*Investors sought after Russian-led group discussions stall
*60,000 barrel-a-day refinery to be built at cost of $4 billion
31 October 2016, Kampala — Total SA, the French oil company drilling wells in Uganda, agreed to take a 10 percent stake in the country’s planned refinery as it seeks other investors for the $4 billion plant, Energy Minister Irene Muloni said.
Negotiations with a group of investors led by RT GlobalResources LLC, a unit of Rostec State Corp. of Russia, on the construction of the refinery collapsed earlier this year, while proposed talks with a group led by SK Engineering & Construction Co. of South Korea haven’t gained traction. That’s forced the government to engage with other potential investors and pushed the completion of the first phase of the project to 2020 from 2018, Muloni said Oct. 26.
“The process with RT Global ended because they brought new impossible conditions which were unfavorable to our government and now we are engaging other companies that are interested in the refinery,” Muloni said in an interview in the Tanzanian coastal town of Tanga where she held talks with her Tanzanian counterpart about a proposed oil pipeline that will link the two countries. “Even SK, by the time we got back to them they said their consortium could not continue with the project so it’s now other parties.”
The proposed 60,000-barrel-a-day refinery will be supplied by oil fields discovered in Uganda in 2006 and estimated by the state to hold 6.5 billion barrels of crude resources. Total is developing the fields in a venture with London-based Tullow Oil Plc and China’s Cnooc Ltd. Uganda is reserving 60 percent of the facility for private investors, while the remaining 40 percent has been set aside for governments of the six-nation East African Community.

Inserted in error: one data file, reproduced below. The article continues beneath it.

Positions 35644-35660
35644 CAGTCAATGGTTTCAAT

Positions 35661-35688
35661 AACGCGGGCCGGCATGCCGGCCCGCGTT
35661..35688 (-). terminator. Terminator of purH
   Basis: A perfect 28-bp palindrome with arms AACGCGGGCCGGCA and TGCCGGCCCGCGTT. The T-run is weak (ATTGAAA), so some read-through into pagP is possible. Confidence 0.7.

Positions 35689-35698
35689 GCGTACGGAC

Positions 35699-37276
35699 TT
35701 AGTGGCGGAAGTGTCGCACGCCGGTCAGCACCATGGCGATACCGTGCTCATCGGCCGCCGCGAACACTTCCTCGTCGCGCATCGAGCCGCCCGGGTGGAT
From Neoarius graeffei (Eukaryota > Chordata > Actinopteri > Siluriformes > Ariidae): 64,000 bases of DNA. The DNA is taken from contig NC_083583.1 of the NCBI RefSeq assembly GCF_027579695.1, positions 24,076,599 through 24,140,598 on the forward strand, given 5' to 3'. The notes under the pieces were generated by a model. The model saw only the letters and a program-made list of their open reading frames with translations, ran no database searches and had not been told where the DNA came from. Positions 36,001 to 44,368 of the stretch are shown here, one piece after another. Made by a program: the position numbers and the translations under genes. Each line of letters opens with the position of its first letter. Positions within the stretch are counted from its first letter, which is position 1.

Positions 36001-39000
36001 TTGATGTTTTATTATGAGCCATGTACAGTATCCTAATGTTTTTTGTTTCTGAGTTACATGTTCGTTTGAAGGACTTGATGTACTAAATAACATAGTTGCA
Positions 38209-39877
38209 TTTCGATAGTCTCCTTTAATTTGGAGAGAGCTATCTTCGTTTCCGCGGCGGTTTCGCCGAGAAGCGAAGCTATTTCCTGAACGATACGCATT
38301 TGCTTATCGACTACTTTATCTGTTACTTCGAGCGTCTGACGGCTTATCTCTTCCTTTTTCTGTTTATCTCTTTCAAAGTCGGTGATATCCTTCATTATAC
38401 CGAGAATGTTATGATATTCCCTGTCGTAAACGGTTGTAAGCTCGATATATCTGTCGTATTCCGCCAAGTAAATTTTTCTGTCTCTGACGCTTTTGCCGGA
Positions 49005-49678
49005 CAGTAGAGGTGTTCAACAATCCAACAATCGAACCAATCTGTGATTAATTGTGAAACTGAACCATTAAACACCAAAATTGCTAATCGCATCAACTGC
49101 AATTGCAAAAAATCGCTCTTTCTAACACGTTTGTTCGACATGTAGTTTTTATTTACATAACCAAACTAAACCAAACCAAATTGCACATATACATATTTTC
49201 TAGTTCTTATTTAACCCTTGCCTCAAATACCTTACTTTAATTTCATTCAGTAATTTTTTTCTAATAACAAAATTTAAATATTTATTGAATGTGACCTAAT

Total spokeswoman Ahlem Friga-Noy said she couldn’t immediately comment when contacted by phone Thursday.
Neighboring Kenya has recoverable resources estimated at 750 million barrels and Tanzania has companies prospecting around the western Lake Tanganyika region.
So far, Tanzania agreed to take the 8 percent stake it was offered, while Kenya plans to take up 2.5 percent instead of the 8 percent shareholding available to it, Muloni said. Kenya Pipeline Co., a state-owned company, is considering refurbishing a mothballed refinery in the coastal city of Mombasa that may process the country’s future oil production.
“Whatever will remain untaken, the government of Uganda will take,” she said. Other EAC nations include Rwanda, Burundi and South Sudan.
Uganda suspended talks with RT Global in June, a month after announcing it had reached an agreement-in-principle with the Russian company for the construction of the refinery. The talks were halted after the group led by RT Global made “additional demands,” the Energy Ministry said at the time. The consortium was invited to renew talks earlier this month, according to a joint statement issued by the two nations’ governments. Rostec declined to comment.
After the collapse of the talks with Rostec, Uganda’s government invited the SK Engineering-led consortium for negotiations. China State Construction Engineering Corp. joined the group of investors interested in building the refinery, the Kampala-based New Vision newspaper reported on Oct. 17. Calls to the Beijing-based company weren’t answered when Bloomberg called seeking comment outside normal business hours.
Uganda hasn’t received any details about renewed interest by the SK Engineering group, Robert Kasande, the acting director of Uganda’s Petroleum Directorate, said in an interview Oct. 19. SK declined to comment, according to a spokesman who declined to identify himself citing internal company policy.
Muloni didn’t identify which companies the government is talking to.
“There are many interested parties who have shown interest and we think some of them are very serious,” she said. “An investment of $4 billion is not small so it needs serious people. And there are a good number of them who have come on board who are serious.”
Uganda’s government projects that it will earn $43 billion of revenue from oil over a quarter of a century after the start of production, which is expected in 2020.
*Joseph Burite & Fred Ojambo – Bloomberg